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LawTalk
LawTalk, Attorney
Category: Social Security
Satisfied Customers: 37374
Experience:  I have 30 years of legal and litigation experience, including representing clients before the U.S. Social Security Administration.
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I am going to continue to work, but I am going to sign up

Customer Question

I am going to continue to work, but I am going to sign up for my social security benefits at the end of March. I turned 66 last month. Should I withold taxes from my social security benefit? There is no state income tax in my state and my job pays me $54,000 gross income a year.
Submitted: 1 year ago.
Category: Social Security
Expert:  LawTalk replied 1 year ago.

Good evening, Robert,

I'm Doug, and I'm sorry to hear of the confusion. My goal is to provide you with excellent service today. In order to give you a clear and concise answer, I will need some additional information about the circumstances, please.

1. Are you single or married?

2. if married what is your expected joint gross annual income this year?

Doug

Expert:  LawTalk replied 1 year ago.

Good evening Robert,

I've not heard back from you thus far, so I will explain the alternatives of the law as it regards ***** ***** of social security benefits,

You can do the following quick computation to determine whether some of your benefits may be taxable:
A. First, add one-half of the total Social Security benefits you received to all your other income, including any tax exempt interest and other exclusion from income.
B. Then, compare this total to the base amount for your filing status. If the total is more than your base amount, some of your benefits may be taxable.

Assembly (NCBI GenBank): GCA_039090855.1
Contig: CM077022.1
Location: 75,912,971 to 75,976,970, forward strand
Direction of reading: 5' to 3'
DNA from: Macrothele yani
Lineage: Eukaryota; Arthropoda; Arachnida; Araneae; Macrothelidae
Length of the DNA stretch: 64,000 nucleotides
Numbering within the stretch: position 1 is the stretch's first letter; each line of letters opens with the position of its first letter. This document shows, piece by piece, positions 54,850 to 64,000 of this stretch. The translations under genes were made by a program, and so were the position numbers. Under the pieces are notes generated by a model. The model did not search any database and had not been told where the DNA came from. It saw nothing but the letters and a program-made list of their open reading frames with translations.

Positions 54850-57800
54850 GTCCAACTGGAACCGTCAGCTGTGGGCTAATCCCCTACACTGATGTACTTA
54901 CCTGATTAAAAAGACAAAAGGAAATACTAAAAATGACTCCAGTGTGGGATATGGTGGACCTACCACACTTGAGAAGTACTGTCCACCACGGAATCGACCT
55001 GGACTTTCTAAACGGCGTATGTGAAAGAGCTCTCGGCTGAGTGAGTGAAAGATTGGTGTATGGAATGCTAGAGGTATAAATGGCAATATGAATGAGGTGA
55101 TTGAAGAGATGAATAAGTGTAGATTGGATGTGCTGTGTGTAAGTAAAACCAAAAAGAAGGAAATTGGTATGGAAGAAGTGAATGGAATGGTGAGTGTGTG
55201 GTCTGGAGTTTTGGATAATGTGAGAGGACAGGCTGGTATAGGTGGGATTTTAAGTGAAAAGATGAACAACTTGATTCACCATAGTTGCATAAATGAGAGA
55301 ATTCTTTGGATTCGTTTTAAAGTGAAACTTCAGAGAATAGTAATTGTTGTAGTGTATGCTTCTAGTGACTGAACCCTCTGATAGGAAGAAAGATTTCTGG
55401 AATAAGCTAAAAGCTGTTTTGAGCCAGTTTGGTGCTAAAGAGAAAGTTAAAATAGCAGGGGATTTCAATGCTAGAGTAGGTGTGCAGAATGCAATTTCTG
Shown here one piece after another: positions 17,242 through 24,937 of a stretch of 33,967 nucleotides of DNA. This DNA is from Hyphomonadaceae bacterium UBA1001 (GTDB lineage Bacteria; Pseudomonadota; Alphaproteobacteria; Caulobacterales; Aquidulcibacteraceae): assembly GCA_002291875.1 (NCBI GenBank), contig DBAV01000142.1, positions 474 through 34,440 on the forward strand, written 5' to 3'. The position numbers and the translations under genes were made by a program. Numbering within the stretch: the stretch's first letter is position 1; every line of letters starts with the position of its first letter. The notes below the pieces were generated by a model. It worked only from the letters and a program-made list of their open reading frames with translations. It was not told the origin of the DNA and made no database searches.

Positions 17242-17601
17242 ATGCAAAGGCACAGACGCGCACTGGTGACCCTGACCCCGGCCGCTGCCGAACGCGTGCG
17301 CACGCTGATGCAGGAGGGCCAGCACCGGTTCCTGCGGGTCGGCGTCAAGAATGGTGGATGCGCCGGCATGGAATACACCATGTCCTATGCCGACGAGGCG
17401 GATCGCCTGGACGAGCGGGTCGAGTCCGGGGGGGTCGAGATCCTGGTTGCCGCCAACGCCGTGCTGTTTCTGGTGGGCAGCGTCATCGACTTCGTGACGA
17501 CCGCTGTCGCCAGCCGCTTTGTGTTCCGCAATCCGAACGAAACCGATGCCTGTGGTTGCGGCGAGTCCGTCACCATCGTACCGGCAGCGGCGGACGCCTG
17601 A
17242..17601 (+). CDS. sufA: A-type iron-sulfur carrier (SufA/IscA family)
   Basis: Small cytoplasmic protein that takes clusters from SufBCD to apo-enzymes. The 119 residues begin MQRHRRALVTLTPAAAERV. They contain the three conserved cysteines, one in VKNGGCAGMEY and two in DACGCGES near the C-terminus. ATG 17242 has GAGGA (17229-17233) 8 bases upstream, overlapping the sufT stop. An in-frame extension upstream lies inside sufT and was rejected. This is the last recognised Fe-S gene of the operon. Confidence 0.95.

If you are married filing jointly, your base amount is $32,000.
If you are single, your base amount is $25,000.

If you file a federal tax return as an "individual" and your combined income* is between $25,000 and $34,000, you may have to pay income tax on up to 50% of your benefits. If it is more than $34,000, up to 85% of your benefits may be taxable.

If you file a joint return, and you and your spouse have a combined income* that is between $32,000 and $44,000, you may have to pay income tax on up to 50% of your benefits. If it is more than $44,000, up to 85% of your benefits may be taxable.

*Your adjusted gross income + Nontaxable interest + ½ of your Social Security benefits = Your "combined income".

***************************************************************************************

In order to set up withholding from your social security benefit payment, you can simply fill out a form and send it in to social security. You will need to determine whether you want them to withhold either7%, 10%, 15% or 25% from your benefit payment.

You can find the form---Voluntary Withholding Request---- here:

http://www.irs.gov/pub/irs-pdf/fw4v.pdf

Or you may call 1-***-***-**** and request the form. Or, you may go to your local Social Security office and do it there as well.

You may reply back to me using the Reply link and I will be happy to continue to assist you until I am able to address your concerns, to your satisfaction.

I hope that I have been able to fully answer your question. Please be so kind as to rate my service to you. That is the only way I am credited for assisting you.

I wish you and yours the best in 2016,

Doug